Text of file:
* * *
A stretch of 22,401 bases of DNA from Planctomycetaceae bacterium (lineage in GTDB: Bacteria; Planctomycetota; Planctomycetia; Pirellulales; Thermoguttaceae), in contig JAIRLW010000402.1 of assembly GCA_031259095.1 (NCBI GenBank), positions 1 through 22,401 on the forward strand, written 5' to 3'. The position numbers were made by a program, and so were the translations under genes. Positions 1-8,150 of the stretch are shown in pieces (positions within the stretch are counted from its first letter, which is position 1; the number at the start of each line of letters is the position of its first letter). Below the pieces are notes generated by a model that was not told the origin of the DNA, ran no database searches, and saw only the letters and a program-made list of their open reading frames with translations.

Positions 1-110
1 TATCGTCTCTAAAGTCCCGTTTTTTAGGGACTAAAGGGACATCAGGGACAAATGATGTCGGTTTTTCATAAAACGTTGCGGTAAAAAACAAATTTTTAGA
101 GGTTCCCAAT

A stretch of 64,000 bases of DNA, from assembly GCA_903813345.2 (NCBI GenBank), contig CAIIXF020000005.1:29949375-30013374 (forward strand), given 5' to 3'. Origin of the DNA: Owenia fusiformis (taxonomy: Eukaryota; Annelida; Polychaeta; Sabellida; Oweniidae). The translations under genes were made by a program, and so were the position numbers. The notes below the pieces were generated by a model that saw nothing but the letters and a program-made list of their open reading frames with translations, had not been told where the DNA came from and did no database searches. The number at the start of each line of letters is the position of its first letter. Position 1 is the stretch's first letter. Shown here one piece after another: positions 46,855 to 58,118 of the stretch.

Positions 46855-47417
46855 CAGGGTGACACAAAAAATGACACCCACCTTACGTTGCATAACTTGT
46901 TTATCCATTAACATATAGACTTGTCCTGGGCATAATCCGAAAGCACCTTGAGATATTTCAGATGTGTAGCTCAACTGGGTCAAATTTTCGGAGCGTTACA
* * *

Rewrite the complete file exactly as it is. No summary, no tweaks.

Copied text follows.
A stretch of 22,401 bases of DNA from Planctomycetaceae bacterium (lineage in GTDB: Bacteria; Planctomycetota; Planctomycetia; Pirellulales; Thermoguttaceae), in contig JAIRLW010000402.1 of assembly GCA_031259095.1 (NCBI GenBank), positions 1 through 22,401 on the forward strand, written 5' to 3'. The position numbers were made by a program, and so were the translations under genes. Positions 1-8,150 of the stretch are shown in pieces (positions within the stretch are counted from its first letter, which is position 1; the number at the start of each line of letters is the position of its first letter). Below the pieces are notes generated by a model that was not told the origin of the DNA, ran no database searches, and saw only the letters and a program-made list of their open reading frames with translations.

Positions 1-110
1 TATCGTCTCTAAAGTCCCGTTTTTTAGGGACTAAAGGGACATCAGGGACAAATGATGTCGGTTTTTCATAAAACGTTGCGGTAAAAAACAAATTTTTAGA
101 GGTTCCCAAT

A stretch of 64,000 bases of DNA, from assembly GCA_903813345.2 (NCBI GenBank), contig CAIIXF020000005.1:29949375-30013374 (forward strand), given 5' to 3'. Origin of the DNA: Owenia fusiformis (taxonomy: Eukaryota; Annelida; Polychaeta; Sabellida; Oweniidae). The translations under genes were made by a program, and so were the position numbers. The notes below the pieces were generated by a model that saw nothing but the letters and a program-made list of their open reading frames with translations, had not been told where the DNA came from and did no database searches. The number at the start of each line of letters is the position of its first letter. Position 1 is the stretch's first letter. Shown here one piece after another: positions 46,855 to 58,118 of the stretch.

Positions 46855-47417
46855 CAGGGTGACACAAAAAATGACACCCACCTTACGTTGCATAACTTGT
46901 TTATCCATTAACATATAGACTTGTCCTGGGCATAATCCGAAAGCACCTTGAGATATTTCAGATGTGTAGCTCAACTGGGTCAAATTTTCGGAGCGTTACA